Artificial Recharge and Storage Alternatives

Water storage is a crucial feature of Colorado’s water supply systems. Adequate water storage is necessary to meet peak summer water demands and for extended drought periods. The need for additional water storage capacity in Colorado was highlighted by the 2000-2004 drought period when many surface reservoirs were nearly empty.

Surface-water reservoirs are the mainstay for water storage in Colorado – but there is another option that can augment our current water storage capabilities. That alternative is to store water underground in aquifers.

The CGS has completed an analysis of storing water underground through “artificial recharge.” Artificial recharge is defined as any engineered system designed to introduce water to, and store water in, underlying aquifers. The study, titled EG-13 Artificial Recharge of Ground Water in Colorado: A Statewide Analysis, explores various geological and technical aspects of artificial recharge in Colorado.

cover, EG-13 Artificial Recharge of Ground Water in Colorado: A Statewide Analysis

The CGS has produced two reports on the potential for aquifer recharge within two small alluvial aquifers: The Upper Black Squirrel Basin in El Paso County and the Lost Creek Basin in Adams, Arapahoe, and Weld Counties. Both projects were made possible by the support of the Metro and South Platte Roundtables and the Lost Creek Ground Water Management District and funding provided through a Water Supply Reserve Account (SB06-179) grant from the Colorado Water Conservation Board. Additional project funding was provided by the Colorado Geological Survey from funding from the Colorado Department of Natural Resources Severance Tax Operational Fund. Severance taxes are derived from the production of gas, oil, coal, and minerals.

Upper Black Squirrel Basin

The OF-08-04 Upper Black Squirrel Creek Basin Evaluation report integrates new field data with information from previous studies and cooperating partners to refine knowledge of the alluvial aquifer system hydrogeology within the Upper Black Squirrel Creek basin to help identify potential sites for aquifer recharge and storage implementation.

The study area encompasses the entire Upper Black Squirrel Creek drainage basin and coincides with the designated ground water basin boundary. This basin encompasses an area of approximately 350 square miles and is entirely within east-central El Paso County, Colorado. All the streams in the basin are ephemeral, have dry sandy streambeds, and flow only in direct response to thunderstorms, spring snowmelt, or prolonged periods of rainfall. Consequently, these streams are not a reliable water source. Ground water from the alluvial aquifer has been the dominant water source since the late 1800’s.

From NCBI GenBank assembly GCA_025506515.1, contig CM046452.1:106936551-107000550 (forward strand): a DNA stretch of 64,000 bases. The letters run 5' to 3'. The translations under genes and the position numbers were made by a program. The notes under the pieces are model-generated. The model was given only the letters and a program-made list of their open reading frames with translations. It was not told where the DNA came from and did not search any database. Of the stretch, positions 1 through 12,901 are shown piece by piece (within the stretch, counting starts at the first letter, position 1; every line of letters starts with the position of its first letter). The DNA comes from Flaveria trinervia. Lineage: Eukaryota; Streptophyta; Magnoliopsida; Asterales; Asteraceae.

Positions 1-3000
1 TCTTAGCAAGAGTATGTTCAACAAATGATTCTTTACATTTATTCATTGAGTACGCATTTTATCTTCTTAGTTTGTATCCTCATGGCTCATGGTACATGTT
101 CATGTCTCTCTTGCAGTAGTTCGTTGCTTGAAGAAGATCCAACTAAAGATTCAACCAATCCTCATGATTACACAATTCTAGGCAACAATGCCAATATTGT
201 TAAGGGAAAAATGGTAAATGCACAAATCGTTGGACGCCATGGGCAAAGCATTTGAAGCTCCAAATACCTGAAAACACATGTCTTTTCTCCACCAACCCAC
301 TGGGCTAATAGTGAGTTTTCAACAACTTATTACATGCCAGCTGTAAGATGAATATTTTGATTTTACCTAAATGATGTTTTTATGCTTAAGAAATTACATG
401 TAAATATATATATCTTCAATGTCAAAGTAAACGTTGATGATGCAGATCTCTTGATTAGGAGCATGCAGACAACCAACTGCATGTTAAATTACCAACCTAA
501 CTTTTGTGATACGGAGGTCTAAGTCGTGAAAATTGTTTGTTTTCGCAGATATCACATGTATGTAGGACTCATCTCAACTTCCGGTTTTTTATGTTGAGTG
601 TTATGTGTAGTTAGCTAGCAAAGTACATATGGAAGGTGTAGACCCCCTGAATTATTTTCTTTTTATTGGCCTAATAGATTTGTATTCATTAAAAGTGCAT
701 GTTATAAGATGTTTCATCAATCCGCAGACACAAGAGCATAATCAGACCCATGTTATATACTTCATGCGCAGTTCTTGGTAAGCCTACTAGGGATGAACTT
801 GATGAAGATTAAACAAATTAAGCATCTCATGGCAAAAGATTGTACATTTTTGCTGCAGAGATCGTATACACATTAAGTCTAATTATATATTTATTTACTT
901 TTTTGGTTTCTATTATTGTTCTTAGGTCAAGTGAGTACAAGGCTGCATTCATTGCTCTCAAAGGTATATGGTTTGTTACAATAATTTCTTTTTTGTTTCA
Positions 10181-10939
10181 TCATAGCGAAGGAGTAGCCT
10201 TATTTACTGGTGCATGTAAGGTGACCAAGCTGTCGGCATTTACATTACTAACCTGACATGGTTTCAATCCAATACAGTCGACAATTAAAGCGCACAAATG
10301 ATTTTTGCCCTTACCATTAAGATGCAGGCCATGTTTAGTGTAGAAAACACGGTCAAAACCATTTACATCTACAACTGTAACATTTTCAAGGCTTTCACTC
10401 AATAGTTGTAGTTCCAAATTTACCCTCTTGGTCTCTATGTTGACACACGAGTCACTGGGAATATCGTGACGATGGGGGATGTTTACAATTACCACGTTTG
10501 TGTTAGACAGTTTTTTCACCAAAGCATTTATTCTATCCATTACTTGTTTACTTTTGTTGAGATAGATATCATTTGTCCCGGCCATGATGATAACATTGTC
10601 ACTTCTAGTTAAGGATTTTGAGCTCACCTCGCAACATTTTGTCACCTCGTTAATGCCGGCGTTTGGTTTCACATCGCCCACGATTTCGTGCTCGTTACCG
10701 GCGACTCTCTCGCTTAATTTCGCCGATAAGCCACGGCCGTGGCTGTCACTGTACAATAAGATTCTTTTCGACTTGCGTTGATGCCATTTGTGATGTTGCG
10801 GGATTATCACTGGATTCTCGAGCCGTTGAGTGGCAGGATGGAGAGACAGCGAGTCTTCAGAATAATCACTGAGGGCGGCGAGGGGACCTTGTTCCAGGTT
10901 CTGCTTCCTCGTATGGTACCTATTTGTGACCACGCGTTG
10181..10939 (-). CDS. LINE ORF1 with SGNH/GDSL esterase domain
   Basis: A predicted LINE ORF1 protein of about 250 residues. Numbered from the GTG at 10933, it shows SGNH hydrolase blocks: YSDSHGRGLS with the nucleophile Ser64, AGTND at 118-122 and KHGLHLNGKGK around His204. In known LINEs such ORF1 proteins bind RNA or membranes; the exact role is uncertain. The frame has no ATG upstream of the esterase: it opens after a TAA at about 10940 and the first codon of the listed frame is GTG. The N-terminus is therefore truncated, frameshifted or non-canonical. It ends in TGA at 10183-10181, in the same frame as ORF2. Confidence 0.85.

Download: OF-08-04 Upper Black Squirrel Creek Basin Evaluation, including 7 Figures, 3 Tables, 19 Plates, and Appendices. (PDF file)

Lost Creek Basin

The CGS report OF-11-05 Lost Creek Basin Aquifer Recharge and Storage Study report presents the results of an assessment of the potential for groundwater recharge and storage in the alluvial aquifer within the Lost Creek Designated Ground Water Basin. Water users in the Lost Creek basin are heavily reliant on groundwater from the alluvial aquifer for agricultural, domestic, and commercial uses. The primary goal of this study was to quantify the existing groundwater reservoir and additional available storage capacity in the Lost Creek alluvial aquifer and identify potential sites for aquifer recharge and storage implementation. The project involved collecting and analyzing data to evaluate the recharge potential, storage capacity, and ambient water quality in the study area. The study area encompasses the Lost Creek drainage basin and coincides with the Lost Creek Designated Ground Water Basin boundary. The Lost Creek basin encompasses an area of approximately 433 square miles and lies within southeastern Weld County, central Adams County, and the northern portion of Arapahoe County.

Download: OF-11-05 Lost Creek Basin Aquifer Recharge and Storage Study, including 31 Figures, 4 Tables, Appendices, and GIS data. (ZIP file)